The effect of weather on the life cycle of the speckled wood butterfly Pararge aegeria
Article first published online: 14 MAR 2008
Volume 11, Issue 3, pages 325–332, August 1986
How to Cite
SHREEVE, T. G. (1986), The effect of weather on the life cycle of the speckled wood butterfly Pararge aegeria. Ecological Entomology, 11: 325–332. doi: 10.1111/j.1365-2311.1986.tb00309.x
- Issue published online: 14 MAR 2008
- Article first published online: 14 MAR 2008
- Accepted 24 March 1986
- Pararge aegeria;
- life cycle;
- larval development;
- 1Pararge aegeria (L.) is a very unusual butterfly of Britain, having a long period of adult activity, from April to October, without discrete flight periods. In central Britain it overwinters in two stages: pupae and third instar larvae, both being the progeny of late summer adults. Other larval stages die at the onset of cold winter weather. The overwintering stages give rise to the first adult generation in spring, split into two parts.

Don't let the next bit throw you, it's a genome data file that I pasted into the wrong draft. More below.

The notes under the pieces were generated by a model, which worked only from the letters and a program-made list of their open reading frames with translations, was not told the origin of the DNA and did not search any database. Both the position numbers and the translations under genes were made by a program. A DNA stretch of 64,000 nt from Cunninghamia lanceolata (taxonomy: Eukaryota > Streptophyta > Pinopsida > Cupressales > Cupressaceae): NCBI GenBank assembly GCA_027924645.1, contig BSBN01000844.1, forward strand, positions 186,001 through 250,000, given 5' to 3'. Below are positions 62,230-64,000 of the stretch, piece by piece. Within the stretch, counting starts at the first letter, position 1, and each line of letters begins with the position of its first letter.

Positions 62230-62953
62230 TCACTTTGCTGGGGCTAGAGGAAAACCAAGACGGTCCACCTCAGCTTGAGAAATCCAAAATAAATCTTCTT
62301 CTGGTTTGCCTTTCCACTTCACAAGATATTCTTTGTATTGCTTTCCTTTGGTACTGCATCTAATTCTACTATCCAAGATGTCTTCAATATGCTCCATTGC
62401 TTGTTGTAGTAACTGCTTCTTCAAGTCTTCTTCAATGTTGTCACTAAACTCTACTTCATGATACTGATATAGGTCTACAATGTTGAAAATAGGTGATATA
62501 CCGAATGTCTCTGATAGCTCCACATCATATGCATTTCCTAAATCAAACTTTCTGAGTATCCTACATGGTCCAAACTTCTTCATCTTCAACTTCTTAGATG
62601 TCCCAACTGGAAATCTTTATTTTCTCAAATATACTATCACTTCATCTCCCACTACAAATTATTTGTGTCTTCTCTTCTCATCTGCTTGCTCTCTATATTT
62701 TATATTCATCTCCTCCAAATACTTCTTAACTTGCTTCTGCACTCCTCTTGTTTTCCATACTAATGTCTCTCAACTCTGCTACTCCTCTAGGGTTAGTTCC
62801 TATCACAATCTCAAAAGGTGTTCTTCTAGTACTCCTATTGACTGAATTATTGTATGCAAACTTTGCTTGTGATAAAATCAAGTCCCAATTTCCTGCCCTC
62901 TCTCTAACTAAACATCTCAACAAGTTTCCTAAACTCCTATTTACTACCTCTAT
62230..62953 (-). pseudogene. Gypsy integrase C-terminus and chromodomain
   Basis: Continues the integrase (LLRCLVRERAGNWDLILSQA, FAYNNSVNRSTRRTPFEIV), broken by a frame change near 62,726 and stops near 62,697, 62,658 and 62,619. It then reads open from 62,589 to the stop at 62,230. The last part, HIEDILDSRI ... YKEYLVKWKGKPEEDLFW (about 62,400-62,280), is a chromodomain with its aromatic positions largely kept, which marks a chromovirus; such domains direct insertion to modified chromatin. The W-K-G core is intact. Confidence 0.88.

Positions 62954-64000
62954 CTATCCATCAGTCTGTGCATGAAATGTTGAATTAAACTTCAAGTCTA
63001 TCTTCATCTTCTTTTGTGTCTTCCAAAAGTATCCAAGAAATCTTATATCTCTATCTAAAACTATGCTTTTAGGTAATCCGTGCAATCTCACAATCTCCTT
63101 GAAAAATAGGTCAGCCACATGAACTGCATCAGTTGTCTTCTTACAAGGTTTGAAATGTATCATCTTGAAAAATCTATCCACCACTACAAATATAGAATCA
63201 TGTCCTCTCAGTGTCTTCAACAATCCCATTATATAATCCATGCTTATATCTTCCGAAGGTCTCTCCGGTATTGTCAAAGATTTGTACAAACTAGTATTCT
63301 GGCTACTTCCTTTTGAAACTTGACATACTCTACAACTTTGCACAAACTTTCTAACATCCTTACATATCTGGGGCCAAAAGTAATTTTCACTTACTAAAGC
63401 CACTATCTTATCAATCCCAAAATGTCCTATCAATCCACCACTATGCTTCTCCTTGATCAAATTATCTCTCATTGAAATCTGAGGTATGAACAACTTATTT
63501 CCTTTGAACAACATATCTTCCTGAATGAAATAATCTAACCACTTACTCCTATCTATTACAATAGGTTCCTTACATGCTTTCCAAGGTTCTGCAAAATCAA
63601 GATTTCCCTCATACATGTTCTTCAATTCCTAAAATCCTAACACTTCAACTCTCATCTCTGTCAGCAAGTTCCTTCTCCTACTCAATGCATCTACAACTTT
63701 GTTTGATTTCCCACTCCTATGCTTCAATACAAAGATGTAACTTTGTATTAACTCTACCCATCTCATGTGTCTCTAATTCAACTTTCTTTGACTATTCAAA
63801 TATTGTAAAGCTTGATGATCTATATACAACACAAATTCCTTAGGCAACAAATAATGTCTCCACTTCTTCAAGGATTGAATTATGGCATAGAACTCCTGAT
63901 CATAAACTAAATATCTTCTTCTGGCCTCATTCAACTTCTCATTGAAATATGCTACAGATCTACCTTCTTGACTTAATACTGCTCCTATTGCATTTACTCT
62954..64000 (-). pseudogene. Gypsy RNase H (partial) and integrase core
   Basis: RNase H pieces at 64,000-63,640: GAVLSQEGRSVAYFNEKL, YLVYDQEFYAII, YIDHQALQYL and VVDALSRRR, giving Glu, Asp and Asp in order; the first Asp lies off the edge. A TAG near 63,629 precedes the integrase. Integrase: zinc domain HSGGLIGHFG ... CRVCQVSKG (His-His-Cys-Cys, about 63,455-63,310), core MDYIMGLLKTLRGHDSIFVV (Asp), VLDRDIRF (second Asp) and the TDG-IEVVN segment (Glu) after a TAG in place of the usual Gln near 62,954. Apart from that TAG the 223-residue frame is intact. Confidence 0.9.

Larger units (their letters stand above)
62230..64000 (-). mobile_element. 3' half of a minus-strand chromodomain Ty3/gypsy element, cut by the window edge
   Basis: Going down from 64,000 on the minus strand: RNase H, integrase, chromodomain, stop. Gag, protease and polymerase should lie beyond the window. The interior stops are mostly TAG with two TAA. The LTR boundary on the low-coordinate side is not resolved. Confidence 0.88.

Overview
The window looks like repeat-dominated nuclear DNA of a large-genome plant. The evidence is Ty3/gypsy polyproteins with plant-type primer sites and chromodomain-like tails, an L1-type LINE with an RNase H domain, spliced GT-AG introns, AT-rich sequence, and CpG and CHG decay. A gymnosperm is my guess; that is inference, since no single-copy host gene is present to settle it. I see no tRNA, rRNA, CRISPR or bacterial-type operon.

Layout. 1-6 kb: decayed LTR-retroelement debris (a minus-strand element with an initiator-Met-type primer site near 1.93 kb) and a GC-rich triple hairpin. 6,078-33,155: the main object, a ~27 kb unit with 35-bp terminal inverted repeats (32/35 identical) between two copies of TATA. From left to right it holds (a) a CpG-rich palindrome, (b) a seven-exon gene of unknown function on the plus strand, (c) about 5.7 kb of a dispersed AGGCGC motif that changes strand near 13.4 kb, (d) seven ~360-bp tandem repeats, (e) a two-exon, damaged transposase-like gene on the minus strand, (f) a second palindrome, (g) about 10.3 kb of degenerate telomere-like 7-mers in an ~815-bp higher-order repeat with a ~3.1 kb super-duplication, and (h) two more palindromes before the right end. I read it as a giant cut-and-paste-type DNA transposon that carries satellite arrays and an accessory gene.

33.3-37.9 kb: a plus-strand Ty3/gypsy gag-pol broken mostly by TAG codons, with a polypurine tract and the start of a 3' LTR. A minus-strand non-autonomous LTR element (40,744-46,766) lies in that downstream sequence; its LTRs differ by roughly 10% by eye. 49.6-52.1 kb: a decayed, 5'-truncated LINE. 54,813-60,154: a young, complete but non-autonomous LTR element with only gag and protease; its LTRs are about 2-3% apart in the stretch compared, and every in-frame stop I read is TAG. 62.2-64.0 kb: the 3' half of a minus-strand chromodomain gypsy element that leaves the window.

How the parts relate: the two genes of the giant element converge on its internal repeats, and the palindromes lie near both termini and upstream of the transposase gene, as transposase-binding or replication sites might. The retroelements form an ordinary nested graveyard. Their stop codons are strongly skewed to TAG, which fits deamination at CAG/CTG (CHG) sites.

- 2Different temperature regimes affect development rates in larvae and pupae differently. Late larval development is more rapid than that of pupae at low temperatures, thus in cool spring weather the overlap of the two parts of the first generation is greater than in warm spring weather.
- 3Adults emerge continuously throughout the summer because larval development rates are variable. When summer is warm there is a partial third generation but when cool only two.
- 4The timing of the end of the flight period is consistent with the hypothesis that both temperature and photoperiod are important in determining whether individuals enter diapause or develop directly. In warm summers larvae develop beyond a sensitive stage before critical daylength is reached and develop directly, but in cool summers individuals enter diapause because they are at the sensitive stage when critical daylength is reached.
- 5It is suggested that variable development rates can facilitate parasite escape in autumn and increase the probability of adult success when weather is unpredictable, and this strategy is maintained because these benefits are greater than the cost of winter mortality of larvae.